Imec sees such chip coolers as a possible answer for the heat challenge that the new generation of power electronics and systems in a package are faced with. The downscaling of integrated chips and their packaging is a major trend in the electronics industry. However, with the ever-increasing power density has detrimental heat effects that impact the reliability and performances of the devices. Liquid is more effective in removing that heat compared to air, because of its higher thermal conductivity and specific heat capacity.
Silicon as a material is a relatively good heat conductor. The use of small, parallel, high-aspect-ratio silicon microchannel structures of 32µm wide and more than 260µm deep in imec’s chip cooler further increases the convective heat transfer surface area and the heat transfer coefficient, enabling high heat flux removal. This makes it possible to dissipate over 600W/cm 2, an increase in heat flux by two orders of magnitude compared to classical metal heat sinks, while keeping the component temperature below 100°C.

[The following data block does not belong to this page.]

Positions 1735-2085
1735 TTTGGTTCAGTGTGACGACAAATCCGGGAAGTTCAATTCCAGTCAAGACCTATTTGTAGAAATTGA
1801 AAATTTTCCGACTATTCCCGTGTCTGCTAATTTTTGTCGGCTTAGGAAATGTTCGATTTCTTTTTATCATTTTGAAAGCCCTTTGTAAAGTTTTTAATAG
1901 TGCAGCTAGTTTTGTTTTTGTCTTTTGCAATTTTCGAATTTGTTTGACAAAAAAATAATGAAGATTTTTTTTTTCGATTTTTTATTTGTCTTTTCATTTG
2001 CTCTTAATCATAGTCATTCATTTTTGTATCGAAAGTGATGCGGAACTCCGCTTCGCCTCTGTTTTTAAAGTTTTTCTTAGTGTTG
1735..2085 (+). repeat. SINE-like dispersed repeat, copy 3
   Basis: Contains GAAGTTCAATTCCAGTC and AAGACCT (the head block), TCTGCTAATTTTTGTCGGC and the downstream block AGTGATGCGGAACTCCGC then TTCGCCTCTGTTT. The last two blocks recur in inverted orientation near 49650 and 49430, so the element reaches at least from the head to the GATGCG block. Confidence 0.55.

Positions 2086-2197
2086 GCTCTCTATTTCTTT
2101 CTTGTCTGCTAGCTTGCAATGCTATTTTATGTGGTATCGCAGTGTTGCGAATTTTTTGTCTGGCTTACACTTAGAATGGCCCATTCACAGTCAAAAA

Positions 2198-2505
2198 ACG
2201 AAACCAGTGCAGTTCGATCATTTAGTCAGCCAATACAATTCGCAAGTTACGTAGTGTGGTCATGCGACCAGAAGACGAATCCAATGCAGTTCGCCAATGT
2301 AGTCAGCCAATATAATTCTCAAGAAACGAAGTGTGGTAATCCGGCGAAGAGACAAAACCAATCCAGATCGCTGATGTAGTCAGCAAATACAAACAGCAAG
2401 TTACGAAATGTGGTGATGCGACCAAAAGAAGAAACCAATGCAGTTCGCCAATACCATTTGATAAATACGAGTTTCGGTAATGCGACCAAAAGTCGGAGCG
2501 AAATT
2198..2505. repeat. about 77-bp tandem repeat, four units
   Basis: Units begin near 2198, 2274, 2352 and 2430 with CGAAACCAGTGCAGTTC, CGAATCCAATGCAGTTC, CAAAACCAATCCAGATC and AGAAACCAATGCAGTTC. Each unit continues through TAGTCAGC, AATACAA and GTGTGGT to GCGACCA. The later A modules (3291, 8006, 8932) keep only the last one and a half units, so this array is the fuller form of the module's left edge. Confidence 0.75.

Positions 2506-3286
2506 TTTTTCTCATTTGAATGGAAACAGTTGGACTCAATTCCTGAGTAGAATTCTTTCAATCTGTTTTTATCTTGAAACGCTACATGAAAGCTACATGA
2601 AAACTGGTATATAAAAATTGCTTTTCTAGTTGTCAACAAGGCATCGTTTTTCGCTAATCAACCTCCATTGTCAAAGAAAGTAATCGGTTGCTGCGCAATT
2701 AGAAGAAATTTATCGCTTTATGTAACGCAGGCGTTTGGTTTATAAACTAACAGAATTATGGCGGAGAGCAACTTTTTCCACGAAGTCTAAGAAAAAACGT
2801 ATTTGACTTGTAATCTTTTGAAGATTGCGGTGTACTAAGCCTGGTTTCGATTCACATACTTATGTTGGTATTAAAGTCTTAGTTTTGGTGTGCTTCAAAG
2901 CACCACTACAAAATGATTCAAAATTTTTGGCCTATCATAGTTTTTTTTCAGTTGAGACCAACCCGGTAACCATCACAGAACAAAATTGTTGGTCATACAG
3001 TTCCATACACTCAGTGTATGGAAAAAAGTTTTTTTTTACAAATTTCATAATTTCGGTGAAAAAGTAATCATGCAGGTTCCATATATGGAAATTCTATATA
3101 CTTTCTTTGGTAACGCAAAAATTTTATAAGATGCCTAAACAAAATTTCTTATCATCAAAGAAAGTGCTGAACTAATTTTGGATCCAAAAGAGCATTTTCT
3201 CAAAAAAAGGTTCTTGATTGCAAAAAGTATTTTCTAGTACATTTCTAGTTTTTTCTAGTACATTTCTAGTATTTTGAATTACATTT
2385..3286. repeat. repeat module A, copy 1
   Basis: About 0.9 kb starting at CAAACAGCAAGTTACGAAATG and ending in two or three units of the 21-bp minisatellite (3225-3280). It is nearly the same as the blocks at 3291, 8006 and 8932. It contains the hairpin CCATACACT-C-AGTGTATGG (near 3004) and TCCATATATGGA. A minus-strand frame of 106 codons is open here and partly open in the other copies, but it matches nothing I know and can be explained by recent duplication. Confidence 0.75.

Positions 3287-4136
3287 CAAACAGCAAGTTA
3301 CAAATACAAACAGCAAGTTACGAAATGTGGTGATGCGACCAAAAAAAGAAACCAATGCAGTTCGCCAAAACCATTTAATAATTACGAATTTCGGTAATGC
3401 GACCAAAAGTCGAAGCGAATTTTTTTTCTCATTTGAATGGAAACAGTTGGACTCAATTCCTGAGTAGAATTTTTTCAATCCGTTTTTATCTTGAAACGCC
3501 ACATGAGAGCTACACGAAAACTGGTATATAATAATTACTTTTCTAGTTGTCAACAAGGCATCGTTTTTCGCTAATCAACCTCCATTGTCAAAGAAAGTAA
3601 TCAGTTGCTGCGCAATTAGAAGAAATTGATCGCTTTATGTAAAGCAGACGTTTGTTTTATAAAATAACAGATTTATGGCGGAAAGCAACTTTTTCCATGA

The key attribute of silicon is that it can realize high-aspect-ratio microstructures at low cost by leveraging massively parallel production processes and can be directly integrated in the semiconductor infrastructure. In the current version, the Si-based microchannel heat sinks are fabricated separately and then interfaced to the back side of a heat-dissipating chip. Using an optimized Cu/Sn-Au interface, imec achieves a very low thermal contact resistance between both parts. Since the fluidic performance and thermal behavior can be predicted with a high degree of accuracy, imec’s microcooler can also be tailored according to external system constraints such as space and liquid supply.
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